The Law Library's collection of American legal materials is the finest in the world. In the early 1900s the Law Library determined that it should be the repository for the complete record of American law. The Law Library's collection of original editions of colonial, state and territorial session laws, codes and compilations, and special laws is such that it now holds the nation's largest single paper collection of this material. The Law Library's collection of United States Congressional publications in surpassed only by those maintained in the libraries of the House of Representatives and the Senate themselves.
The Law Library's policy is to collect two copies of virtually every piece of commercial American legal publishing on the state and national level. For titles published in a looseleaf format, the Law Library collects one copy only. This depth is most evident in the monographic holdings of the Law Library. No other research library holds a comparable number of legal treatises on the national and state level.
It is estimated that over 200,000 American legal titles were classified with a non-law call number before the law classification system was developed in 1968. Examples of this material are pre-1970 Congressional hearings classified by subject, major administrative decisions classified in H, and many state House and Senate journals classified in J. All these materials would now be classified in K, but are currently housed throughout the general collection.
The Geography and Map Division has started a special project of collecting as a set all of the maps and charts that are found in the United States Serial Set. An index is being developed for these maps under the auspices of the American Library Association.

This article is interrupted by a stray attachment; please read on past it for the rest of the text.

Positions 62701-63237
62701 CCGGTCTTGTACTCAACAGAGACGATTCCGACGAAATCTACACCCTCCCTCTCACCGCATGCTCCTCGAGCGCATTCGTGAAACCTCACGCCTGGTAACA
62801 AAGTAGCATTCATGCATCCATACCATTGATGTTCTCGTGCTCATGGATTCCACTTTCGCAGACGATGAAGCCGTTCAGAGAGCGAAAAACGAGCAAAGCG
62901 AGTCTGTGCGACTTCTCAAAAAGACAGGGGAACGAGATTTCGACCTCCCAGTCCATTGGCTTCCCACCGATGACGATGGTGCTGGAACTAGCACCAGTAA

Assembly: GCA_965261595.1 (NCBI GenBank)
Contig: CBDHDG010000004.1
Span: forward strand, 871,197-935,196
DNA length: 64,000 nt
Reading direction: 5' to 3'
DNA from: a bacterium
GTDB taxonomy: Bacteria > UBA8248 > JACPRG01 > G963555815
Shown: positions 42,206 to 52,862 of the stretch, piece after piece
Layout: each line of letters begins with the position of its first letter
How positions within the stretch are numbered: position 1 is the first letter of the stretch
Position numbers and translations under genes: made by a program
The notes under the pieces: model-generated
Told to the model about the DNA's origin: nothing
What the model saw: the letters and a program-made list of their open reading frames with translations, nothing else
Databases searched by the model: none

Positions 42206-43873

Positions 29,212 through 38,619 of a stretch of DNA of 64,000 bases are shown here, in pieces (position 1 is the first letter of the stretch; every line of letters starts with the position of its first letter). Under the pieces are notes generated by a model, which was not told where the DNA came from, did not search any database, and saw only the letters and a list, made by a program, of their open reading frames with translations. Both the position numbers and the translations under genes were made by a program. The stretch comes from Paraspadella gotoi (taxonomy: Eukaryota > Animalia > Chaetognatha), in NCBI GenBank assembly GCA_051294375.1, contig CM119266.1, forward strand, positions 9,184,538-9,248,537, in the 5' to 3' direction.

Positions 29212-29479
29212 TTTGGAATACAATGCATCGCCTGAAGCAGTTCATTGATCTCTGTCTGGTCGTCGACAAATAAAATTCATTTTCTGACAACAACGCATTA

Since 1979, the Newspaper and Current Periodical Reading Room has been a complete depository recipient of United States government publications. For very current United States government legal publications, it is possible for this collection to be more up-to-date than the material held in the Law Library.
The Manuscript Division holds many items that are pertinent to legal research. Many collections are held of Supreme Court justices and other famous lawyers that detail the development of legal thought in the United States.
British and Commonwealth
This Division is responsible for the development of the collections from the following countries: United States, Australia, Canada, Great Britain, India, Ireland, New Zealand, Pakistan, and over 40 other countries of the British Commonwealth -- countries with a shared heritage in common law.
The Law Library's collections are extremely comprehensive for Great Britain, Canada, India, and Australia. The Law Library holds the only known collection outside of Great Britain of the appeal papers of the House of Lords and the Judicial Committee of the Privy Council. The House of Lords is the ultimate court of appeal for cases submitted to it from the highest courts of England, Scotland, Wales and Northern Ireland. The Law Library has a collection dating back to 1925 and regularly converts the paper copies into microfilm. The Judicial Committee of the Privy Council is the supreme court of appeal for cases from the colonies, protectorates, trust territories, and certain Commonwealth nations; the ecclesiastical courts of the Church of England and the Admiralty Court of the Queen's Bench Division. The Law Library has a collection dating back to 1934 and regularly converts the paper copies into microfilm. The Law Library has maintained an index to all the cases from these two sets of collection. The Law Library is currently in the process of converting these paper indexes into a machine readable format. The Law Library is the only library currently indexing this material.